Q: Which type of toothbrush should I use?
A: The brand of the toothbrush is not as critical as the type of bristle and the size of the head. A soft toothbrush with a small head is recommended because medium and hard brushes tend to cause irritation and contribute to recession of the gums. A small head allows you to get around each tooth more completely and is less likely to injure your gums. It’s unnecessary to “scrub” the teeth as long as you are brushing at least twice a day and visiting your dentist at least twice a year for cleanings.
Q: Is one toothpaste better than others?
A: Generally, no. However, it’s advisable to use a fluoride containing toothpaste to decrease the incidence of dental decay. We recommend our patients use what tastes good to them as long as it contains fluoride and does not contain “whitening” or ” tartar control” additives.
Q: How often should I floss?
A: Flossing the teeth once per day helps to prevent cavities from forming between the teeth where your toothbrush can’t reach. Flossing also helps to keep your gums healthy.
Q: What’s the difference between a “crown” and a “cap”?
A: These are restorations to repair a severely broken tooth by covering all or most of the tooth after removing old fillings, fractured tooth structure, and all decay. The restorative material can be gold, porcelain, composites, or even stainless steel. There is no difference between a cap and a crown which are two terms for the same restoraton.
Q: What’s the difference between a “bridge” and a “partial denture”?
A: Both bridges and partial dentures replace missing teeth. A bridge is permanently attached to abutment teeth or, in some cases, to implants. A partial denture is attached by clasps teeth and is easily removed by the patient. Patients are usually more satisfied with bridges than with partial dentures.
Q: What about “silver” fillings vs. “white” fillings?
A: Although the U.S. Public Health Service issued a report in 1993 stating there is no health reason not to use amalgam (silver fillings), more patients today are requesting “white” or tooth-colored composite fillings. White fillings are usually less sensitive to temperature, and they also look better. Amalgam restorations usually last longer and are more cost-effective. However, “white” fillings cannot be used in every situation, and if a tooth is very badly broken down, a crown will usually be necessary and provide better overall satisfaction for the patient.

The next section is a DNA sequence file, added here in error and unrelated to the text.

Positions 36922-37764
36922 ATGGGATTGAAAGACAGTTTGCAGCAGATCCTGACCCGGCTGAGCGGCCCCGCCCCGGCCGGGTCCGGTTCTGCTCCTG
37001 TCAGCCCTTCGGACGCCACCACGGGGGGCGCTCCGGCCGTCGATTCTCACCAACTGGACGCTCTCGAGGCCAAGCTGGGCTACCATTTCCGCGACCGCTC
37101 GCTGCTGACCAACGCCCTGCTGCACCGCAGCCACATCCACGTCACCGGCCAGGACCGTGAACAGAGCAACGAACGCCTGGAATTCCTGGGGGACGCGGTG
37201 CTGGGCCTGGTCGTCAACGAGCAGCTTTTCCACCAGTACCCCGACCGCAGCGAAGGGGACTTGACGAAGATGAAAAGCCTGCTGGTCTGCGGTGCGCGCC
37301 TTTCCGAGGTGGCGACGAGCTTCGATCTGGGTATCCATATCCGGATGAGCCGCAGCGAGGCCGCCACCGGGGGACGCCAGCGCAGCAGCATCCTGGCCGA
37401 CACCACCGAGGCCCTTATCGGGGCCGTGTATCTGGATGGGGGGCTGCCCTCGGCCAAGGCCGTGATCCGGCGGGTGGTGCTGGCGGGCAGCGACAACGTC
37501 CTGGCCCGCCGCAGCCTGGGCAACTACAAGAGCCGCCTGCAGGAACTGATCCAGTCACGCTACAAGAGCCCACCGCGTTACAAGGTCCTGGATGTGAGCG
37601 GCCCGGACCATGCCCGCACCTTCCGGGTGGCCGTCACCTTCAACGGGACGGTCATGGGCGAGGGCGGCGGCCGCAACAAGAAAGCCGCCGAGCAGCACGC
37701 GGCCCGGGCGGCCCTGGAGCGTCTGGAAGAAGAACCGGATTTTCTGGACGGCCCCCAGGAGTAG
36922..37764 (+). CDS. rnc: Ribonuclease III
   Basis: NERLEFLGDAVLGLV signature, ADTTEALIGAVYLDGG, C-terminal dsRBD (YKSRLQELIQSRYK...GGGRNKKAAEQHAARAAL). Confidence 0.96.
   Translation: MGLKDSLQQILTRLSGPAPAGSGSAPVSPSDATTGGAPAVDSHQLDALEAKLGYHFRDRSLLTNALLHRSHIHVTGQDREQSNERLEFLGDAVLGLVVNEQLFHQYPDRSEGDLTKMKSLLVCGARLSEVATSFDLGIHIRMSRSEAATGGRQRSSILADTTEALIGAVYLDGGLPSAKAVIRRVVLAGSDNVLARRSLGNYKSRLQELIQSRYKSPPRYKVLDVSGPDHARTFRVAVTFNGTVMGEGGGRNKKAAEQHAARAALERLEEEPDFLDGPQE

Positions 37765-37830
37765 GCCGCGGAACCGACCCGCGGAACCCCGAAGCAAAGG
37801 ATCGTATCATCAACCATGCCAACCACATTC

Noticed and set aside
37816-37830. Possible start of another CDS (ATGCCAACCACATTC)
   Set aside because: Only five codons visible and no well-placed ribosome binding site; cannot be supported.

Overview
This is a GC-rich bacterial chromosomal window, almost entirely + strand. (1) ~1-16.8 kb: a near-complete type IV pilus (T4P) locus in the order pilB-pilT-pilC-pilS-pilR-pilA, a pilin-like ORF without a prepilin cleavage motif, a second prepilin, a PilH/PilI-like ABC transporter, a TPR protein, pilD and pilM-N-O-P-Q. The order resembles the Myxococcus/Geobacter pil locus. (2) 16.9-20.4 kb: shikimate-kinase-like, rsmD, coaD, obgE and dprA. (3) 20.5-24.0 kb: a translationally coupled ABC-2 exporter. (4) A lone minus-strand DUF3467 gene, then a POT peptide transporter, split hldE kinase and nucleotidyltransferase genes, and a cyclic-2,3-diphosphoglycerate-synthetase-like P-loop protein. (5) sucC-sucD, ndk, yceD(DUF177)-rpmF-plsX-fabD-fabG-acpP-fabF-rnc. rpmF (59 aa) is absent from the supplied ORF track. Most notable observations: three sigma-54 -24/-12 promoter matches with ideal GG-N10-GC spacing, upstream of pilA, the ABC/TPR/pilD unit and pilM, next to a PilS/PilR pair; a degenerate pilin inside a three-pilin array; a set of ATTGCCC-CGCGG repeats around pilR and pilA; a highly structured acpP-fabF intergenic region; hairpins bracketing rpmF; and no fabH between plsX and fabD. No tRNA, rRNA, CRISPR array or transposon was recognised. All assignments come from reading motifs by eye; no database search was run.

Q: Do I need to have a root canal just because I have to have a crown?
A: Not necessarily. While most teeth which have had root canal treatment need crowns to strengthen them and return them to normal form and function, not every tooth needing a crown also needs to have root canal treatment unless the “nerve” inside the tooth is non-vital or goes non-vital at a later date. This is always a possibility with a severely decayed or fractured tooth.
Q: Why do teeth feel sensitive?
A: Tooth sensitivity is often experienced when the surface of the tooth has been worn down. One of the most common reasons for adults is that the roots of the teeth are exposed because the gums are receding. This allows the effect of heat and cold to penetrate to the pulp where the nerves are located. The problem gets worse as you tend not to brush your teeth properly if they are causing you pain.
Q: How often should I see my dentist?
A: You should visit your dentist at least every six months or more frequently to get your teeth cleaned. By seeing your dentist twice a year, your dentist can monitor your oral health and help you prevent any problems that may arise before they become uncomfortable or require more comprehensive or expensive treatment. The dentist may suggest more frequent visits, depending on the diagnosis.